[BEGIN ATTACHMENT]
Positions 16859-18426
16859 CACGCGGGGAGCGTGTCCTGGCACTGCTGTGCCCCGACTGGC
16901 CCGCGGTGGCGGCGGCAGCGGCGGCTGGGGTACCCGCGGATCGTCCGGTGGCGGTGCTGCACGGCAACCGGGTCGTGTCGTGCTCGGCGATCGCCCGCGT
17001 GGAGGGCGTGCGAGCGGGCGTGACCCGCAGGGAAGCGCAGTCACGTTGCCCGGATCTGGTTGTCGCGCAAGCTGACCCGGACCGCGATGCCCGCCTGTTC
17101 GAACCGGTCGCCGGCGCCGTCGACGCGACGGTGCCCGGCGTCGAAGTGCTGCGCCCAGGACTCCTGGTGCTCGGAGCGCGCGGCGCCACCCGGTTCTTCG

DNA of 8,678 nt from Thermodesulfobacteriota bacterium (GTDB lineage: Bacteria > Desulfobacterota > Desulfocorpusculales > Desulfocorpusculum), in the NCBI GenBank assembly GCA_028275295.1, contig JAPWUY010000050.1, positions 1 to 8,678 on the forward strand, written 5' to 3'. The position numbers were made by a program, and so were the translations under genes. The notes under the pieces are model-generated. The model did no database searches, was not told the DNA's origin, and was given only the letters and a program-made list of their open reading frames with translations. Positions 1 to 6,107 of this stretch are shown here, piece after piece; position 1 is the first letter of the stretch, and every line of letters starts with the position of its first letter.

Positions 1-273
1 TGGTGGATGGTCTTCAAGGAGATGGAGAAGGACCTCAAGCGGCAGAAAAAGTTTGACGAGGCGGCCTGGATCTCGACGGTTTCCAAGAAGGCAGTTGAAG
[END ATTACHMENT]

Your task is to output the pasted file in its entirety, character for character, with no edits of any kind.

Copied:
Positions 16859-18426
16859 CACGCGGGGAGCGTGTCCTGGCACTGCTGTGCCCCGACTGGC
16901 CCGCGGTGGCGGCGGCAGCGGCGGCTGGGGTACCCGCGGATCGTCCGGTGGCGGTGCTGCACGGCAACCGGGTCGTGTCGTGCTCGGCGATCGCCCGCGT
17001 GGAGGGCGTGCGAGCGGGCGTGACCCGCAGGGAAGCGCAGTCACGTTGCCCGGATCTGGTTGTCGCGCAAGCTGACCCGGACCGCGATGCCCGCCTGTTC
17101 GAACCGGTCGCCGGCGCCGTCGACGCGACGGTGCCCGGCGTCGAAGTGCTGCGCCCAGGACTCCTGGTGCTCGGAGCGCGCGGCGCCACCCGGTTCTTCG

DNA of 8,678 nt from Thermodesulfobacteriota bacterium (GTDB lineage: Bacteria > Desulfobacterota > Desulfocorpusculales > Desulfocorpusculum), in the NCBI GenBank assembly GCA_028275295.1, contig JAPWUY010000050.1, positions 1 to 8,678 on the forward strand, written 5' to 3'. The position numbers were made by a program, and so were the translations under genes. The notes under the pieces are model-generated. The model did no database searches, was not told the DNA's origin, and was given only the letters and a program-made list of their open reading frames with translations. Positions 1 to 6,107 of this stretch are shown here, piece after piece; position 1 is the first letter of the stretch, and every line of letters starts with the position of its first letter.

Positions 1-273
1 TGGTGGATGGTCTTCAAGGAGATGGAGAAGGACCTCAAGCGGCAGAAAAAGTTTGACGAGGCGGCCTGGATCTCGACGGTTTCCAAGAAGGCAGTTGAAG